Harriet Baldwin, director of academic conferences, is the administrator for events relating to the College of Arts and Letters and lectures and conferences. She said the new calendar will be especially helpful in promoting the academic activities that occur on-campus to people outside of campus, such as visitors or prospective students and faculty members.
“The scholarly atmosphere [of Notre Dame] has been a well-kept secret to the public for a long time,” she said. “[The new calendar presents] not only to the University but to the outside world a real picture of the lively academic debate that goes on at this campus.
Baldwin also said the calendar will help to address a number of campus event planners’ concerns about how the lack of a comprehensive calendar caused problems with scheduling conflicting events that actually drew from the same audience.
“[The calendar] evolved out of event planners’ on campus … frustration at not seeing a master calendar on conflicts,” she said. “[Now] they can look at that calendar and see what else is going on to plan that event with less conflict.”
Priscilla Wong, assistant director of administration and cross cultural ministry for Campus Ministry, said the comprehensive calendar will be of particular help to home football game visitors, many of whom inquire about when Masses or other liturgical events will occur at particular residence halls.
“[Now they] can check from home and know that or plan that while they are here,” she said.
Wong also said she believes an advantage of the calendar is its ability to classify one event in multiple places, increasing the exposure to a program that might encompass both student and religious life, for example.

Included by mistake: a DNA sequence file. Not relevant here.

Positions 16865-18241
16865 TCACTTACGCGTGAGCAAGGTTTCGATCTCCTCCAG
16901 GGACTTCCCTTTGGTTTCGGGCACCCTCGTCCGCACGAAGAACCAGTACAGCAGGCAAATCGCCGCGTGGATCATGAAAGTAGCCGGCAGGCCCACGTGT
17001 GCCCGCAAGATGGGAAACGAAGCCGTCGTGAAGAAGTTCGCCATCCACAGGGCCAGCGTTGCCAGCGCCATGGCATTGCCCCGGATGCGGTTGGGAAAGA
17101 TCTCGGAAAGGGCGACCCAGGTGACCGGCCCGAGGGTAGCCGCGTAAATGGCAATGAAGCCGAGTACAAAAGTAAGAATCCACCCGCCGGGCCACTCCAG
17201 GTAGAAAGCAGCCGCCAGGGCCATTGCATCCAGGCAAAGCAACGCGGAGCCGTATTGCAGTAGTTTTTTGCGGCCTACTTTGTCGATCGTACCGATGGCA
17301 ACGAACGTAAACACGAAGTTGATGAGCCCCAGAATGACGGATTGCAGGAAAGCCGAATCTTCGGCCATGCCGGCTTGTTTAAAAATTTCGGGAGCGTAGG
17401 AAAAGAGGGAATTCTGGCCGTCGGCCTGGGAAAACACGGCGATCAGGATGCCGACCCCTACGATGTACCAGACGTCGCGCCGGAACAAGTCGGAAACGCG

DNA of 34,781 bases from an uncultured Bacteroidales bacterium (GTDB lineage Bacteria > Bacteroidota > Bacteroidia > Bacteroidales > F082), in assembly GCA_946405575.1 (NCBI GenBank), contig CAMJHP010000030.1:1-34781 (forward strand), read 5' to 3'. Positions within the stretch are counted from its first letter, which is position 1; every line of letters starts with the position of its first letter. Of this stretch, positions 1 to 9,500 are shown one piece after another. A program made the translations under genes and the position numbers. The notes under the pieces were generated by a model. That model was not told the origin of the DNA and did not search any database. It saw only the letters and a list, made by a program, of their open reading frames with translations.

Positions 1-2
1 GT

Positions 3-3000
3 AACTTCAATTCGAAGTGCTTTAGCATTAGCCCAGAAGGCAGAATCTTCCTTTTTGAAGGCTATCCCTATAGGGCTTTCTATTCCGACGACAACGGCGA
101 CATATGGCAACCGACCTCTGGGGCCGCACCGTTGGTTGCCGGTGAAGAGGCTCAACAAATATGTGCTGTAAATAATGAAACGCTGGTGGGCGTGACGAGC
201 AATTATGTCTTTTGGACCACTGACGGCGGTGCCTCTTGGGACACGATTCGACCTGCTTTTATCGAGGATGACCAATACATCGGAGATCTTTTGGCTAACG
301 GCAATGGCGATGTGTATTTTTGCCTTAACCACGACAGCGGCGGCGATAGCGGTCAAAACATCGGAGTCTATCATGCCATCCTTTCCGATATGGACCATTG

She also noted that the new calendar will not alter Campus Ministry’s ongoing efforts to promote their events through residence hall commissioners or advertisements.
“For the immediate future, we will still have the posters, Observer ads, [and] Campus Ministry commissioners in the dorms,” Wong said. “I think that the calendar is a real plus, but not necessarily to replace those mechanisms that go directly to the students.”
Peggy Hnatusko, assistant director of student activities, said the Agenda is an improvement over Under the Dome in its ability to publicize events that were closed to the general public. For example, she noted that yesterday’s Michigan student ticket lottery would not have appeared in Under the Dome because only Notre Dame undergraduates and graduate students could participate. However, this event would appear in the Agenda.
“The new Agenda calendar gives a place where everything can be listed for student life, regardless of if the audience is for students only,” she said.
Like Wong, Hnatusko said it should not be the only mechanism for communication or promotion of campus activities.
“I think it is going to be part of a package that people will put together,” she said. “I hope it does not become the only source of information.”
Finally, Hnatusko said she hopes that student feedback to the Agenda will become like second nature, as the Agenda administrators rely on students and faculty to inform them of events that they might not otherwise be aware of.
“I think in general the success of any campus calendar is dependent on the sponsoring student groups to provide the data for it,” Hnatusko said. “Hopefully the tool will be so commonplace that adding your event to it will be as natural as designing your poster for the event.”